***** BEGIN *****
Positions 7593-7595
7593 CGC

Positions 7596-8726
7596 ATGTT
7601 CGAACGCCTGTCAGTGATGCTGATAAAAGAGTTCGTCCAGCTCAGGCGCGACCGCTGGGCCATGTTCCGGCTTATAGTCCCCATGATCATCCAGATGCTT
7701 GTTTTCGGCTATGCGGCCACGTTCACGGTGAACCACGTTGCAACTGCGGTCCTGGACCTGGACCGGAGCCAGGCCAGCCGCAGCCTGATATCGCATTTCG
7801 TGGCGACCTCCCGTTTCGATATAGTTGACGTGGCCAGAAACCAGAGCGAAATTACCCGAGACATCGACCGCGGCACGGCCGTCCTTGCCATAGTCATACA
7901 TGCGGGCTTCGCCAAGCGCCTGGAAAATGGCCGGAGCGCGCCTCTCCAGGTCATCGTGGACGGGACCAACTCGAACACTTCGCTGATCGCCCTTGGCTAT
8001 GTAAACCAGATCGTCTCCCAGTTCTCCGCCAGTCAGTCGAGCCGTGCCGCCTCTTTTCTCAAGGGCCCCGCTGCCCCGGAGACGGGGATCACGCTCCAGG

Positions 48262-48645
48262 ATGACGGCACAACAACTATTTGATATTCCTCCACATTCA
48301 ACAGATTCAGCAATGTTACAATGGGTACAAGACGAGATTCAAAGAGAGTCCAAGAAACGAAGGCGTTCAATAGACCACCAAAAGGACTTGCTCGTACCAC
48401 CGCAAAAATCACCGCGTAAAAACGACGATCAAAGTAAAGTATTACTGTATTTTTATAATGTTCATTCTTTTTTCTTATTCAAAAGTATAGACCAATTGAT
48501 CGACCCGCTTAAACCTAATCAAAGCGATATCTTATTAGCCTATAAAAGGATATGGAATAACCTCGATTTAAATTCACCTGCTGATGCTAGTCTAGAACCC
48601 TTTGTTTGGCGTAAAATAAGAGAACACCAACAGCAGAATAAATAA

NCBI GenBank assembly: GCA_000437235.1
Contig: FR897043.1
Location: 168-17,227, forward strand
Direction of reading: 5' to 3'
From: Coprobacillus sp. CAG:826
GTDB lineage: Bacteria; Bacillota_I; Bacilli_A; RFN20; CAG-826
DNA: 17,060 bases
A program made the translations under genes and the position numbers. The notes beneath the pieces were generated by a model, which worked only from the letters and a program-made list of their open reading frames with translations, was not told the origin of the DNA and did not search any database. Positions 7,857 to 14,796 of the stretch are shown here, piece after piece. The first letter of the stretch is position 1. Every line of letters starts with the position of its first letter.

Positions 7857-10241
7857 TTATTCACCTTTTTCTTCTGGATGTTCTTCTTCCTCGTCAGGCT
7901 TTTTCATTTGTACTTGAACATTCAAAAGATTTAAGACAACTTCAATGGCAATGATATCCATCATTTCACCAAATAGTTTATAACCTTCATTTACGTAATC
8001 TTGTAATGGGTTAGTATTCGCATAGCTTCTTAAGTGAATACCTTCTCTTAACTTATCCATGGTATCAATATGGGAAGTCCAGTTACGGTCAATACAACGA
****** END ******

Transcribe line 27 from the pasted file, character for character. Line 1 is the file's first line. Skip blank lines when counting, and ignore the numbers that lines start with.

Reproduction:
8001 TTGTAATGGGTTAGTATTCGCATAGCTTCTTAAGTGAATACCTTCTCTTAACTTATCCATGGTATCAATATGGGAAGTCCAGTTACGGTCAATACAACGA